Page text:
Only the program counter, status register, and workspace pointer registers are on the chip; all work registers are kept in RAM at an address indicated by the workspace pointer. 16 registers are available at any given time, and a context switch instruction that changes to another workspace automatically allows fast context switches compared to other processors that may have to store and restore the registers. For CPU RAM, the machine has only 256 bytes of "scratchpad" memory to support the storage of workspaces. This memory is placed directly on the 16-bit bus with zero wait states, making it much faster than any other memory available to the system.

Although the CPU is a full 16-bit processor, only the system ROMs and 256 bytes of scratchpad RAM is available on the 16-bit bus. All other memory and peripherals are connected to the CPU through a 16-to-8-bit multiplexer, requiring twice the cycles for any access and introducing an additional 4-cycle wait state. This is reportedly due to the failure of a new 8-bit processor being designed by TI for this system, while the 9900 processor was already in production and proven. A user modification in later years involves "piggybacking" static RAM chips onto the console's 16-bit ROM chips, allowing a standard 32kB RAM expansion without the wait state and approximately a 30% speed increase for many applications.[citation needed] Applications previously running entirely in 8-bit RAM (both code and registers) can speed up by a factor of two. Most hardware is based on the system clock, not the program execution speed, and the hardware access still runs through the 8-bit bus with the wait states intact, so this particular modification does not affect any peripherals.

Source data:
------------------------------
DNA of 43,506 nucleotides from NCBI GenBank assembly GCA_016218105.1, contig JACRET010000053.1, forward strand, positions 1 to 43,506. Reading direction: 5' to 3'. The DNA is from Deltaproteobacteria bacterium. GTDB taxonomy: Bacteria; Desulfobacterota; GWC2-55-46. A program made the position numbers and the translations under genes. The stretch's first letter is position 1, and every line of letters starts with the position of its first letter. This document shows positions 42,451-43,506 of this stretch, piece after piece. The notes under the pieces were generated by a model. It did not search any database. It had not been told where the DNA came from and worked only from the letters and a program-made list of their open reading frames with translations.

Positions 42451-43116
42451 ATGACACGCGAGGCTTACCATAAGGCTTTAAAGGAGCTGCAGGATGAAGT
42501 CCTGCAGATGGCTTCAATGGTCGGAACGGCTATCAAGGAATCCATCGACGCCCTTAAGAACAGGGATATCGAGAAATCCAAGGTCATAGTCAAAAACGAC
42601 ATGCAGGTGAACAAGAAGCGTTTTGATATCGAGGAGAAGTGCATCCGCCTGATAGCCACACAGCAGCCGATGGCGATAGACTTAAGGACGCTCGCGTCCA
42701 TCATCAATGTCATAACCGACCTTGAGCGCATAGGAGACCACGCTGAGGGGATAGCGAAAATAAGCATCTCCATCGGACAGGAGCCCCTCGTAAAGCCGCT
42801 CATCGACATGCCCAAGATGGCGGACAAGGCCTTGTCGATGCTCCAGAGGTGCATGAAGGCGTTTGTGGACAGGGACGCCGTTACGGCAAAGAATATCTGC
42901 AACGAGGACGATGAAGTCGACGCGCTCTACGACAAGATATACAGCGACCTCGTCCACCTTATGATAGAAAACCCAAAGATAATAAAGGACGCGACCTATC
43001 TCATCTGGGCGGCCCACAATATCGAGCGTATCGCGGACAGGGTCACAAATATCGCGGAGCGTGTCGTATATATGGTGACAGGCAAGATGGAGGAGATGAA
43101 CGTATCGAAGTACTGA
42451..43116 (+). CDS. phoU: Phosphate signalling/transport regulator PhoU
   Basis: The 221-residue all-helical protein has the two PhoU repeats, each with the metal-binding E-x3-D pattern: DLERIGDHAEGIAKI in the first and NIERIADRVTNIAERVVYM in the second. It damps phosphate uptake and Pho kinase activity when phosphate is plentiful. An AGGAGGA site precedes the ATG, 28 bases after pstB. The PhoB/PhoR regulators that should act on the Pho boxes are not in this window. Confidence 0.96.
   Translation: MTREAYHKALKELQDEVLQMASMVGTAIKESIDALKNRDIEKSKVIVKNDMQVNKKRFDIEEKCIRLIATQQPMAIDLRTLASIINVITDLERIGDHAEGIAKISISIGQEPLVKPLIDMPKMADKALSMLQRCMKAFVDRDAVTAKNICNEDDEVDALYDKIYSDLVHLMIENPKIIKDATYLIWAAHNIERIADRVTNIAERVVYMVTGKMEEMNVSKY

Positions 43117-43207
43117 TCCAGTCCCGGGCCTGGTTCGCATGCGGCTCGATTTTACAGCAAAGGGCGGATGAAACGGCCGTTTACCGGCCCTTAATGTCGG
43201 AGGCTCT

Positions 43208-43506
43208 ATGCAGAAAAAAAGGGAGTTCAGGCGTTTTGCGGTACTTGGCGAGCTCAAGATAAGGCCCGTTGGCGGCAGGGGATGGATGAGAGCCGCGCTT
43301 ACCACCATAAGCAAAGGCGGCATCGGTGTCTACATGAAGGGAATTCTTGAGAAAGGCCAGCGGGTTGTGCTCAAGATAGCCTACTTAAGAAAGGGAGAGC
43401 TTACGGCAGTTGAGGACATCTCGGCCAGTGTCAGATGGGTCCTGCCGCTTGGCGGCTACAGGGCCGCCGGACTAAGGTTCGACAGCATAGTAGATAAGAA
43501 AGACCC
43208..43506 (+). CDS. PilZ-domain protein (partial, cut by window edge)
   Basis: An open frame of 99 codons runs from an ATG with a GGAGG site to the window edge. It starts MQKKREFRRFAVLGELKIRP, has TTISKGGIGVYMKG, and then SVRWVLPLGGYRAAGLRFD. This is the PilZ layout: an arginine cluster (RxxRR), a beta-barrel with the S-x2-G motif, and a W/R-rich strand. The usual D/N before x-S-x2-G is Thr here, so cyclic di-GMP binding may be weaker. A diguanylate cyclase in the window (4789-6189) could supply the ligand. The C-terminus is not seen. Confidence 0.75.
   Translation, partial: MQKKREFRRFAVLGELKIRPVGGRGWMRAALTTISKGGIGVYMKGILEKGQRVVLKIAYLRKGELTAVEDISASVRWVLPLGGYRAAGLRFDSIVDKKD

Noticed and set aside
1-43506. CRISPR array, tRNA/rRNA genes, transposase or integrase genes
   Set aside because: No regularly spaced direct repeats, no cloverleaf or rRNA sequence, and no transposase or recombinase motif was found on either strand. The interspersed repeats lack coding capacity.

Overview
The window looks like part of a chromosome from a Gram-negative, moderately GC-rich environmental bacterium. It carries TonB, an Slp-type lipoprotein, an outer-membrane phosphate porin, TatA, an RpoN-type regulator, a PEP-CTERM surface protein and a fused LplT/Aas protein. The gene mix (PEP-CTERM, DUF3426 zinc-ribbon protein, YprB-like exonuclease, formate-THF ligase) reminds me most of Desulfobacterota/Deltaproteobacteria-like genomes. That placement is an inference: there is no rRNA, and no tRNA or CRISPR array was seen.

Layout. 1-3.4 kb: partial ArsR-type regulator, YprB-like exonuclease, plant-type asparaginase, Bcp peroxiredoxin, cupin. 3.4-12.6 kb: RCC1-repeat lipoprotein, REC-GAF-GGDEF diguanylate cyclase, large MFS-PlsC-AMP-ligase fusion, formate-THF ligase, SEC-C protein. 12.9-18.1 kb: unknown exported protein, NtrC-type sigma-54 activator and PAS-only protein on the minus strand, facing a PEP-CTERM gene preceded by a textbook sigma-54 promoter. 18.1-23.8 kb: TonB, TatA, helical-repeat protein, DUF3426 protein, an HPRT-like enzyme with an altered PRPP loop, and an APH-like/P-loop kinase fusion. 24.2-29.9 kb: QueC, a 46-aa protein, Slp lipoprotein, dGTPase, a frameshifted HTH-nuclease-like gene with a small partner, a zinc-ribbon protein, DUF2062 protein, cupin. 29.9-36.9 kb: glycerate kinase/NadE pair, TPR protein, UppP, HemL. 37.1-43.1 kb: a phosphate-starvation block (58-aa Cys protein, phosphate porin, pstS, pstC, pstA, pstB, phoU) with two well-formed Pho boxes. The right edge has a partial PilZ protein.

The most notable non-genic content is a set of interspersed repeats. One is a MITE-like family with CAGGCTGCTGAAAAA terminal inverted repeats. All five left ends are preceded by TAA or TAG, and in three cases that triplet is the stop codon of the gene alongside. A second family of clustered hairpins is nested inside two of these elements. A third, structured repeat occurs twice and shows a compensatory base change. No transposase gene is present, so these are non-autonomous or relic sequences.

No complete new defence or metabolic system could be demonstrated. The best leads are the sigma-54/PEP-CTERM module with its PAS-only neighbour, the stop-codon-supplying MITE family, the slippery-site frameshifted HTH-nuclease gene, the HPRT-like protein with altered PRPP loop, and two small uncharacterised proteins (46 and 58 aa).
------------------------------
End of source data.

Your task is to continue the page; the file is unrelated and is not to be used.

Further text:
The video display processor (VDP) in the 99/4 is a Texas Instruments TMS9918.[5] It lacks a bitmap mode, which was added in the 99/4A. The VDP in the American 99/4A is the TMS9918A, giving the machine the "A" in its name. In the European PAL consoles this is replaced with the TMS9929A, which also powered MSX machines.

A unique feature of these VDP chips is that they contain hardware support for superimposing on-screen graphics over other video signals. Although TI announced a peripheral card called the Video Controller Card to allow the control of select LaserDisc players, which could switch between the TI's display and the LaserDisc player, the genlock capability of the 9918 is disabled in the design of the 99/4A and requires hardware modifications to use.

All accesses to the VDP system are executed eight bits at a time. Although this affects performance, it made it easier to upgrade the VDP when newer, relatively compatible chips were released by Yamaha Corporation. Peripherals from Mechatronics, and Michael Becker, simply called "80-column cards" include the Yamaha V9938 VDP, which gives the 99/4A a top resolution of 512×424 pixels in 16 colors or 256×424 pixels in 256 colors. This also increases the VDP memory from 16K to a maximum of 192K, although only software explicitly written for the 9938 takes advantage of it.

The unusual architecture of the 99/4 series is documented[by whom?] to be due to the failure of the 9985, an 8-bit processor created specifically for the machine. When it was abandoned, the 16-bit 9900 was selected to replace it, and a great deal of "glue logic" had to be added to fit the processor into the existing design, while no changes were made to take advantage of the 9900's strengths.